Cognitive Distortions And Litigation

Few legal professionals understand the attraction of those with personality disorders or traits to the legal process. Yet a comparison of characteristics shows a perfect fit, which may explain why they increasingly show up in court as High Conflict Personalities.

Characteristics of HCPs Characteristics of Court Process
Lifetime Preoccupation: Blaming others Purpose: Deciding who is to blame, who’s guilty
Avoid taking responsibility Court will hold someone else responsible
All-or-nothing thinking Guilty or not guilty are usually the choices
Seek attention and sympathy One can be center of much attention
Aggressively seek allies Gather and bring many advocates to court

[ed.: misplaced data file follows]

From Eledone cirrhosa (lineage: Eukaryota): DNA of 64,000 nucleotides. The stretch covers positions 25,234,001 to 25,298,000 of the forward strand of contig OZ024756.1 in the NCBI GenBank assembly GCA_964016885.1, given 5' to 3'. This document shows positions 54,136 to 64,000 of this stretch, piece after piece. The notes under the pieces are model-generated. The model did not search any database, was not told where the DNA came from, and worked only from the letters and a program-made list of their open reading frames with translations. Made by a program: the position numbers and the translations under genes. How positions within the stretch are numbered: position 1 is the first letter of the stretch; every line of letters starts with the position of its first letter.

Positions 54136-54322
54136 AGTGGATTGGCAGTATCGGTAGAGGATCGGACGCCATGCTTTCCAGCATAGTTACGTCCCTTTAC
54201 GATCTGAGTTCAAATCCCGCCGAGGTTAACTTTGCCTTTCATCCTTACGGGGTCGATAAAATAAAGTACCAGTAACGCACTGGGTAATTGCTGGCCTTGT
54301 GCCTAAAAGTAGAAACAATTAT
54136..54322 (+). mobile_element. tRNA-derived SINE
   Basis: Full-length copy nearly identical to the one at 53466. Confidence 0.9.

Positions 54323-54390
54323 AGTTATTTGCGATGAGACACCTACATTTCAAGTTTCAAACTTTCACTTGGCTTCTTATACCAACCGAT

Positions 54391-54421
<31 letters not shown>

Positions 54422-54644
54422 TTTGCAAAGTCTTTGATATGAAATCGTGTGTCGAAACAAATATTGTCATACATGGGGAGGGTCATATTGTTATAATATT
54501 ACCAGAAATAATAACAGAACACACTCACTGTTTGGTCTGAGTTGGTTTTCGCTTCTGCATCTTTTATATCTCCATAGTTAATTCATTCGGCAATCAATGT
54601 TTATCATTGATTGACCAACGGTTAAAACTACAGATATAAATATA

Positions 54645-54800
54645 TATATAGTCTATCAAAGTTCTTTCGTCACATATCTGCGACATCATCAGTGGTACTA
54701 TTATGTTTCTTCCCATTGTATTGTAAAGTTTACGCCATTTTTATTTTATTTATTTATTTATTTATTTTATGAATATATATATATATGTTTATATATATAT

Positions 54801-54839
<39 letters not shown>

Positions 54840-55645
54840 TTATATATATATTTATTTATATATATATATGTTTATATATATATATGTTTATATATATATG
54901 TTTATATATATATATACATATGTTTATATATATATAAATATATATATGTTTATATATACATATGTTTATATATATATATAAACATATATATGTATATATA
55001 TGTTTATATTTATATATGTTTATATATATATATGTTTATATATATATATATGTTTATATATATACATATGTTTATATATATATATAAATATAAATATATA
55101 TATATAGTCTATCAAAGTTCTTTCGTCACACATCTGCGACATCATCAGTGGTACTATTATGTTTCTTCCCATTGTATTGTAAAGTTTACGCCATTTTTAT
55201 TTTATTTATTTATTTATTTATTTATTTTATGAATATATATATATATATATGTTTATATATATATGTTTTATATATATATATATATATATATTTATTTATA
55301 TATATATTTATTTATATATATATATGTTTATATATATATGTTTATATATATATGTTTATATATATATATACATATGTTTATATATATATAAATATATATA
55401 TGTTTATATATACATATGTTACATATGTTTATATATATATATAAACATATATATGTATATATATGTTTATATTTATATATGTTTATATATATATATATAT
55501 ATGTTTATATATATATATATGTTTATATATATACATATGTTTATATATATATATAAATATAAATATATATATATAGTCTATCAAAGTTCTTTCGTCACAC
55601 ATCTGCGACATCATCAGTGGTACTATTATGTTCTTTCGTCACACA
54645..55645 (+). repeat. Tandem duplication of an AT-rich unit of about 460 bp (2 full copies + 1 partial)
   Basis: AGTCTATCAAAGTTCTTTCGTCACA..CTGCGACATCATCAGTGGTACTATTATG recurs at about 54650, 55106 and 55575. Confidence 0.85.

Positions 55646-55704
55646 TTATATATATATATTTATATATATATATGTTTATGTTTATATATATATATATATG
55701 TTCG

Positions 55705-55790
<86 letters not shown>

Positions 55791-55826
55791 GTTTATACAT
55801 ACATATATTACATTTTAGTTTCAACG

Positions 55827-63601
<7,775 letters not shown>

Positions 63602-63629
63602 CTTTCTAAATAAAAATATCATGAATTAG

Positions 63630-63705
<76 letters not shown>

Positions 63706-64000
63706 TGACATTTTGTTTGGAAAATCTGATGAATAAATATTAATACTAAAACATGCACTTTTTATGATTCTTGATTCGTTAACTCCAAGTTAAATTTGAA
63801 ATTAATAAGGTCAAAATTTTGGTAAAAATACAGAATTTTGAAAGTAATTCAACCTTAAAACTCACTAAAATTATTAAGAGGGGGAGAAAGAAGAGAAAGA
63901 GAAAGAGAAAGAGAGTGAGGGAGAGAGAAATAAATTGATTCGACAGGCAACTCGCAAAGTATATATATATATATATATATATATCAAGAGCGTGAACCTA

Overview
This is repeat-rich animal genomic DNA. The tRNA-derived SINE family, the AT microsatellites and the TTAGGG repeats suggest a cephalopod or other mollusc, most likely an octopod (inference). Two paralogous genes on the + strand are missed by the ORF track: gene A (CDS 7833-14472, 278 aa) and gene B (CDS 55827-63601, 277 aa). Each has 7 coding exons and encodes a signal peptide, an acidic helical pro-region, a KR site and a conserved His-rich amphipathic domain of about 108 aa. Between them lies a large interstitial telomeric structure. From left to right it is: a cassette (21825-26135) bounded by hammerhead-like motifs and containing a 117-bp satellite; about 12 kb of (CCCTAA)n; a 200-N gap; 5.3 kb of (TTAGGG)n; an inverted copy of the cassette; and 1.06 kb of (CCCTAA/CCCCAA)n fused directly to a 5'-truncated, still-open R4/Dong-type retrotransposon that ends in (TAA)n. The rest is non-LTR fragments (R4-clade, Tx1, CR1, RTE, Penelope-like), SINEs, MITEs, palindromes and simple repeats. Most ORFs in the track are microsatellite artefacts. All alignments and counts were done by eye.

Speak in dramatic and emotional extremes Argue or testify in dramatic and emotional extremes
Focus intensely on other’s past behaviors Hear or give testimony on other’s past behaviors
Punish those guilty of “harming” you Court is the most powerful place to impose punishment in our society
Try to get others to solve your problems Many professionals will work hard to solve your problems
It’s okay to lie if you feel desperate In reality, the court rarely acknowledges or punishes lying (perjury)